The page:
Going from 2800 NM to 8000 NM, 9970 kg are wasted carrying the heavier fuel, or 12% of the total fuel load.

The fuel fractions for 2800 NM and 8000 NM are 18% and 40%. The aforementioned 15% figure for the A330 at 2500 NM matches that of a 777-200 at 2400 NM.

## 2. Problem two: carrying more fuel for the same trip distance.

This is equivalent to payload. What it does is increase the landing weight (LW). A quick and dirty way to check how much extra will be burned carrying more fuel that will not be used is to use the same fuel fraction for that distance.

This is what the Airbus presentation says, which I've been able to verify in a spreadsheet for 5 different weights 22.7 tonnes apart. (And also for the 737 for good measure.)

(Own work) Click to view full table.

For example, if our baseline flight needs 15% fuel fraction, it will still be 15% of the new higher weight (landing weight + trip fuel). In other words, if the LW goes up, the trip fuel goes up.

For the 777-200, landing weights of 136,100 and 226,800 kg need 25,400 and 37,800 kg of fuel for a 2400 NM trip. Or 15.7% and 14.3% fuel fractions.

An 8000 NM trip needs a fuel fraction of 40.3% for the lowest landing weight I calculated, and 38.8% for the heaviest.

So the quick and dirty rule of thumb is to maintain the fuel fraction for the same trip distance.

## 3. Percent of Landing Weight (LW) per hour.

A different way to look at it: I've constructed the graph below for the 777-200. As you can see, it matches the trend of the Wikipedia one.

(Own work)

So for a 6-hour flight, it will be 6 times 3.6, or 21.6% of the LW in fuel.

While a 0.5% is negligible for a 737 and maybe even for a 777 on short routes, it is not when it is multiplied by long flight durations.

Below is yet another way to look at the data, the average fuel flow per engine in kg per hour for the different trips.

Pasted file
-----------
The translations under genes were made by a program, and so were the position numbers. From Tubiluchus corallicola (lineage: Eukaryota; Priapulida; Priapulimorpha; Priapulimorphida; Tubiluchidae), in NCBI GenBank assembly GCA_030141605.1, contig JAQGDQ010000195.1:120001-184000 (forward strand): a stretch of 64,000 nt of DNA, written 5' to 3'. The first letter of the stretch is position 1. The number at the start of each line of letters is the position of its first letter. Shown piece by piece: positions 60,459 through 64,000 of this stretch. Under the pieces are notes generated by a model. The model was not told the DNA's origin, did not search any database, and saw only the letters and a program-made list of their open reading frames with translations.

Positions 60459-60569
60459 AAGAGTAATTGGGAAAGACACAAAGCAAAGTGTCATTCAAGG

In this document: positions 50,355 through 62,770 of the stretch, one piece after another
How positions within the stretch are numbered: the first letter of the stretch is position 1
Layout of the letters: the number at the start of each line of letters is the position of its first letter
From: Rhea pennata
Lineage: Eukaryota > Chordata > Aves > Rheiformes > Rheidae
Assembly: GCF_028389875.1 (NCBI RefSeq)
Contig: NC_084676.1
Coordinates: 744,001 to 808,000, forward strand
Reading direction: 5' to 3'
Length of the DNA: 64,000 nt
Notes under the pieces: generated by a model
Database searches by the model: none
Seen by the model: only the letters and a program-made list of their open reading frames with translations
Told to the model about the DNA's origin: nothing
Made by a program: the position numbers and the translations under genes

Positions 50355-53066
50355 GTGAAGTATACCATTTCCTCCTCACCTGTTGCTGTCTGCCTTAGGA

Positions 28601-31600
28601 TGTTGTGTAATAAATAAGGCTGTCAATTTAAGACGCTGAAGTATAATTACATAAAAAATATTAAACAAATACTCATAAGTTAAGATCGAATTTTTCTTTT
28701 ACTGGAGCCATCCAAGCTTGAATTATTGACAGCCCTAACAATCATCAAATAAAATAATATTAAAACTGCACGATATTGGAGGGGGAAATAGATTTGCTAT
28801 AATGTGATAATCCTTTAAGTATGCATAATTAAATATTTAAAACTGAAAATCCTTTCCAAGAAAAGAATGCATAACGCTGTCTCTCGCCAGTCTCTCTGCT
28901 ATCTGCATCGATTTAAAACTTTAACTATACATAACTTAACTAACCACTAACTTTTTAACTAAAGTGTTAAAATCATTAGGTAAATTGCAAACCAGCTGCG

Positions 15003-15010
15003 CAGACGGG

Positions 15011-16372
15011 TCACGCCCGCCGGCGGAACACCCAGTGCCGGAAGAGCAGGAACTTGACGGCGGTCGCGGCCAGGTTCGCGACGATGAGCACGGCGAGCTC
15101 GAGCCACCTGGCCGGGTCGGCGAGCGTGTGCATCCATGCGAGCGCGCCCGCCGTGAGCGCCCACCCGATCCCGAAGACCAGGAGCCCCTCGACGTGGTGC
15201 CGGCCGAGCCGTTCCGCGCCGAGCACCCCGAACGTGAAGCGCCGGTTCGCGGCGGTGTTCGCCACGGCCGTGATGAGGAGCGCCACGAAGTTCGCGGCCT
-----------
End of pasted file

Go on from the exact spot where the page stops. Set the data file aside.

NM      FF/eng (kg/hr)

800    2510
1200    2460
1600    2440
2000    2450
2400    2450
2800    2450
3200    2470
3600    2480
4000    2490
4400    2510
4800    2540
5200    2560
5600    2580
6000    2610
6400    2640
6800    2660
7200    2690
7600    2720
8000    2750

• That's the key: A orbital delivery is well defined, and so is the extra fuel to carry more mass to orbit. Airliner flights could be of any length, so no fixed ratio can be given. +1 – Peter Kämpf Oct 8 '17 at 21:13

While various operations will have various rules of thumb, I don't think that there is any one single rule of thumb, because the length of the flight (and probably, the type of aircraft) affects the result to much.

In a fairly short-haul 737, to get "another 1000 lbs" of fuel at landing, you just upload another 1000# into the tanks. You'll burn less than 10 pounds of that for a quick flight, and so uploading the extra 1000# means arriving with about 990# more, which is too small a difference to worry about. (Plus, you order fuel in 100 pound increments, so "load another 1007 lbs" would generate a puzzled look from the fueler.)

On the other hand, in a discussion with a 747 pilot who routinely flew from Minneapolis to Tokyo, when he wanted another 10,000# of fuel at arrival (that airplane uses bigger numbers than the smaller 737!), he had to upload almost 20,000#. The 737 rule of thumb wouldn't work at all for him, as his rule of thumb was based on burn rates and timeframes that totally outside of the 737 operation.

• a fascinating and excellent answer! – Fattie Jul 1 '17 at 15:42
• I'm not sure you have answered the question... how much fuel was burnt only to carry the fuel? You said that adding 1,000 lbs to what is needed for the flight will lead to 10 lbs burnt for carrying 990 lbs to destination. But how much was burnt to carry the rest that was burnt along the flight? – mins Jul 1 '17 at 18:54
• You're right that the question was more about the total fuel cost to carry all fuel, while my answer was more about marginal cost to carry marginal fuel, and those aren't entirely the same. My bad not catching that difference on first read. Nevertheless, for the same reasons as mentioned, I think "rules" not "rule" of thumb is still correct, and the ballpark of 10# delta burn per 1000# delta weight will probably still apply to the 10k - 30k of fuel typically carried on a short-haul 737. – Ralph J Jul 1 '17 at 19:11